Ok, now I'm really lost! This is definitely due to my newbie git status but
I'll ask anyway. I'm confused by your statement "... if you try to have one
filesystem, with multiple people running git on their machines against that
shared filesystem, I would expect you to have all sorts of problems."
Isn't that the whole point of git, or any versioning system? I thought the idea
was that each developer installed git locally on their machines and (as needed)
committed their changes to the master repository which resides externally to
any of the local machines, such as on a network server (and which I'm assuming
has git installed locally as well).
What am I missing?
The 'other' David Lang ;-)
From: David Lang [mailto:da...@lang.hm]
Sent: Wednesday, January 16, 2013 6:01 PM
To: Stephen Smith
Cc: Konstantin Khomoutov; Jeff King; email@example.com; Lang, David
Subject: Re: Question re. git remote repository
On Wed, 16 Jan 2013, Stephen Smith wrote:
>>>>> Ideally we'd prefer to simply create our remote repository on a
>>>>> drive of one of our local network servers. Is this possible?
>>>> Yes, this is possible, but it's not advised to keep such a
>>>> "reference" repository on an exported networked drive for a number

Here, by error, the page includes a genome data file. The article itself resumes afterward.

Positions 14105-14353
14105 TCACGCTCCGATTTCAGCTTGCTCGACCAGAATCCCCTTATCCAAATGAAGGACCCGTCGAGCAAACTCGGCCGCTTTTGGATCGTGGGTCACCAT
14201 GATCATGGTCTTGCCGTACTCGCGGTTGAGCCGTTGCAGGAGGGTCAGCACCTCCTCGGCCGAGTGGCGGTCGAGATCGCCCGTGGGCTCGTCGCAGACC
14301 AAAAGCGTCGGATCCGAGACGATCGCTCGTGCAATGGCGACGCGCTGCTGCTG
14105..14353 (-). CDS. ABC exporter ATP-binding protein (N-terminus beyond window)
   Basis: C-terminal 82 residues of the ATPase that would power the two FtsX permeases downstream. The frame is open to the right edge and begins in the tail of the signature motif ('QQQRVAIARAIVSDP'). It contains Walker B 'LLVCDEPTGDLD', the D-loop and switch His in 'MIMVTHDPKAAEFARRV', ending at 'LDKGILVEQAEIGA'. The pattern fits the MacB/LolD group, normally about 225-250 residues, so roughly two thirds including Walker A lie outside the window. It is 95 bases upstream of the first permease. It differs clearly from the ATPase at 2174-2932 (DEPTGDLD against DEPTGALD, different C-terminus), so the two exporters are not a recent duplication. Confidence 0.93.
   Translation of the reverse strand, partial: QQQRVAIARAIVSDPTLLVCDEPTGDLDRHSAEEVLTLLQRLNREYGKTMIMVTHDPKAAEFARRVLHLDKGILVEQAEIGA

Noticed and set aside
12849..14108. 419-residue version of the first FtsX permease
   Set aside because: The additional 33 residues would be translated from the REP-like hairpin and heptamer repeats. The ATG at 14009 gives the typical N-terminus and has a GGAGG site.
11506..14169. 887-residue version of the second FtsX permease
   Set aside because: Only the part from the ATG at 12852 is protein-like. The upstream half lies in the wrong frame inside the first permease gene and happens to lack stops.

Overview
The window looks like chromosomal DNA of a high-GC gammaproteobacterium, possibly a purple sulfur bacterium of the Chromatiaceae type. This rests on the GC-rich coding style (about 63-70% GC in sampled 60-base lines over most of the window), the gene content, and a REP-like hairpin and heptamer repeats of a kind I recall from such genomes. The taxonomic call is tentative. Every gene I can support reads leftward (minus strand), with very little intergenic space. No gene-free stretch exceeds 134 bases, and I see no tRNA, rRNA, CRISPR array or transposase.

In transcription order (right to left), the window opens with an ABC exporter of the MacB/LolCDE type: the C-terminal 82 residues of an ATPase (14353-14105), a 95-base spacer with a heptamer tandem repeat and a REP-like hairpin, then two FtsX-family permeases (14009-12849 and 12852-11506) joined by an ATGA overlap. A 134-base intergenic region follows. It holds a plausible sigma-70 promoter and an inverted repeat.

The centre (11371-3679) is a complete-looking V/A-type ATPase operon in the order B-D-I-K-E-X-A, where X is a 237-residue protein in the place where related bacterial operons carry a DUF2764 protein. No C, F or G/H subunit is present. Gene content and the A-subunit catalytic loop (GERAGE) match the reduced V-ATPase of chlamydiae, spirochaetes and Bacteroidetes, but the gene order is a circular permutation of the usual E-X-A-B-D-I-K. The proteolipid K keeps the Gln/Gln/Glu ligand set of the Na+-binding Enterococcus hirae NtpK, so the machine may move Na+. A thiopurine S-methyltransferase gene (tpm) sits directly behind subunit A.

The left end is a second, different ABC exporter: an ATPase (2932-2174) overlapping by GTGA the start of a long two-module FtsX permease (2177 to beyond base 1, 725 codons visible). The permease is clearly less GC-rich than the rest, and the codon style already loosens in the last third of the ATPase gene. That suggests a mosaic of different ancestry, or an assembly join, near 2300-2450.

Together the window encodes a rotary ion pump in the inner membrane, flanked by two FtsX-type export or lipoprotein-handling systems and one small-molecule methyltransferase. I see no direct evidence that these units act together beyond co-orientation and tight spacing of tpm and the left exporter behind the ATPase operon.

>>>> of reasons (both performance and bug-free operation).
>>> I agree that performance is not ideal (although if you are on a fast
>>> LAN, it probably would not matter much), but I do not recall any
>>> specific bugs in that area. Can you elaborate?
>> This one  for instance. I also recall seing people having other
>> "mystical" problems with setups like this so I somehow developed an
>> idea than having a repository on a networked drive is asking for troubles.
>> Of course, if there are happy users of such setups, I would be glad
>> to hear as my precautions might well be unfounded for the recent
>> versions of Git.
>> 1. http://code.google.com/p/msysgit/issues/detail?id=130
> A group I was with used a master repository on a windows share for quite some
> time without a database corruption being seen. --
I think the risk is that if you have multiple people doing actions on the
shared filesystem you can run into trouble.
As long as only one copy of git is ever running against the repository, I don't
see any reason for there to be a problem.
But if you try to have one filesystem, with multiple people running git on
their machines against that shared filesystem, I would expect you to have all
sorts of problems.
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